Saturday, September 4, 2010

Scalable Graphics

This week has been quite busy in the iDev world as on September 1st Apple held its yearly musical event where it presented the renewed iPod line.  And as expected by many the iTouch... I mean the iPod touch have been upgraded to the latest retina display, the same that can be found in the iPhone 4 released at the beginning of the summer.  What does it mean for us iDeveloper? Well yet again another screen resolution to support, as if you still want to support previous generation of iDevices (iPod touch 2nd/3rd gen, iPhone 3G, iPhone 3GS) and the newly iPad which are of different screen resolution then the iDevices using the newer retina display.

Let make a little recap in a small table of the different screen resolution we have so far.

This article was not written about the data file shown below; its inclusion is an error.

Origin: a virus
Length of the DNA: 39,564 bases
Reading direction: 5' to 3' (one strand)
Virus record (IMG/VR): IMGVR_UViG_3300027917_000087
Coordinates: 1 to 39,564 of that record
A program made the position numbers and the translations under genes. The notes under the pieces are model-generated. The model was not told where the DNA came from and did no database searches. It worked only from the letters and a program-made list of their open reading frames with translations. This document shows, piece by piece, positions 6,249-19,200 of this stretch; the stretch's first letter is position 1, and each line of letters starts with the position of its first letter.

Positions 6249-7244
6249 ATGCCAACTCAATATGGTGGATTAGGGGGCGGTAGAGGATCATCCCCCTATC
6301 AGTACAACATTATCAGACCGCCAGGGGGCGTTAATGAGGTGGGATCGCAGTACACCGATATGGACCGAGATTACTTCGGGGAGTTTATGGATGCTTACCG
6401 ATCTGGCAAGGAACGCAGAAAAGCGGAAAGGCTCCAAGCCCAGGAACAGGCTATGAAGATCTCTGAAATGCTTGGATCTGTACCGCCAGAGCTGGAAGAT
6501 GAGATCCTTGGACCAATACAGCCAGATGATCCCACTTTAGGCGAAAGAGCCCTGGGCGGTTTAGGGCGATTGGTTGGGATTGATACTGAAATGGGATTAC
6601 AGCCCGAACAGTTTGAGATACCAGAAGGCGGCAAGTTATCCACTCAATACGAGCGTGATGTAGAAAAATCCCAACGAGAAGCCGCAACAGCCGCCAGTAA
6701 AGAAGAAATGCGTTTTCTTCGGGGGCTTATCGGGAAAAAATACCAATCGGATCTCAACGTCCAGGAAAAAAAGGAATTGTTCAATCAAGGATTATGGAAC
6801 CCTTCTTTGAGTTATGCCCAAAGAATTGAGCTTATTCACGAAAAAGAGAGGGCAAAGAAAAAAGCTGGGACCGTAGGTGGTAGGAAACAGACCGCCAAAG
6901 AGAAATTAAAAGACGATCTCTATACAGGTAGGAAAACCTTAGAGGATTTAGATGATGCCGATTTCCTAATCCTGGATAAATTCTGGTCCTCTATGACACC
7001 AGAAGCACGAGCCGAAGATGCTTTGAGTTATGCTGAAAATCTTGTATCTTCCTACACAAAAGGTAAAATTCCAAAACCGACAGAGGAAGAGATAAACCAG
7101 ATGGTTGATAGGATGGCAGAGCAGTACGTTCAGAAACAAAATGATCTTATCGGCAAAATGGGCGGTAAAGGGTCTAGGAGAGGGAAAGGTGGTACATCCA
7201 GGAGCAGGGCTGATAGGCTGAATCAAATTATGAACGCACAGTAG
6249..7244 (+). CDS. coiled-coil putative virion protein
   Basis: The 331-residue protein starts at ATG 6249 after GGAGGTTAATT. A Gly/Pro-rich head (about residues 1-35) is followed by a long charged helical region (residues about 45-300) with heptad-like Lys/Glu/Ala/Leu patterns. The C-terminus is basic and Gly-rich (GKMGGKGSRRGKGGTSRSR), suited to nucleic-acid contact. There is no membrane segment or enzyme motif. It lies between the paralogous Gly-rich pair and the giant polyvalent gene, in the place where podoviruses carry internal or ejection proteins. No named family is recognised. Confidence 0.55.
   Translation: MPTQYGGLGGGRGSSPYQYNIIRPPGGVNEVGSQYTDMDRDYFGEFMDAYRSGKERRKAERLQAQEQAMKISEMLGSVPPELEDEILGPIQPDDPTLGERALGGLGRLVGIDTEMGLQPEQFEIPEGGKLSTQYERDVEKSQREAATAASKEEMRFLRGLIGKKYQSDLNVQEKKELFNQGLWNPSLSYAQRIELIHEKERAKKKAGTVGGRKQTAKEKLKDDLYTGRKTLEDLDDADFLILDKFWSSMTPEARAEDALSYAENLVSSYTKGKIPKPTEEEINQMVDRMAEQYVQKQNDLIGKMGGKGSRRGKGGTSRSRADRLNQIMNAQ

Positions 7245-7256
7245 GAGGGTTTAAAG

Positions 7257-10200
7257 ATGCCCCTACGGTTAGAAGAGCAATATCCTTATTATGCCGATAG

Screen Resolution

iPod touch (2nd/3rd gen)
320x480 (@ 163 ppi)
iPhone (3G/3GS)
320x480 (@ 163 ppi)
1024x768 (@ 132 ppi)
iPhone 4
960x640 (@ 326 ppi)
iPod touch (4th gen)
960x640 (@ 326 ppi)

As you can see above this is 3 different screen resolution to support if you decide to support iDevices that will run iOS 4.x.  So unless you make a decision to support only the iPad or the new retina display, this is 3 set of graphics assets to generate.  Here is the few option that is available to you to deal with this situation :

  • Create from scratch pixel by pixel the graphic asset for each screen resolution.  Some artist will tell you this is the way to go as they can really optimize each graphic asset for the specific screen resolution.  This is true, but it probably gonna take much more longer to create them and be more costly (especially if you out source your graphics to an artist).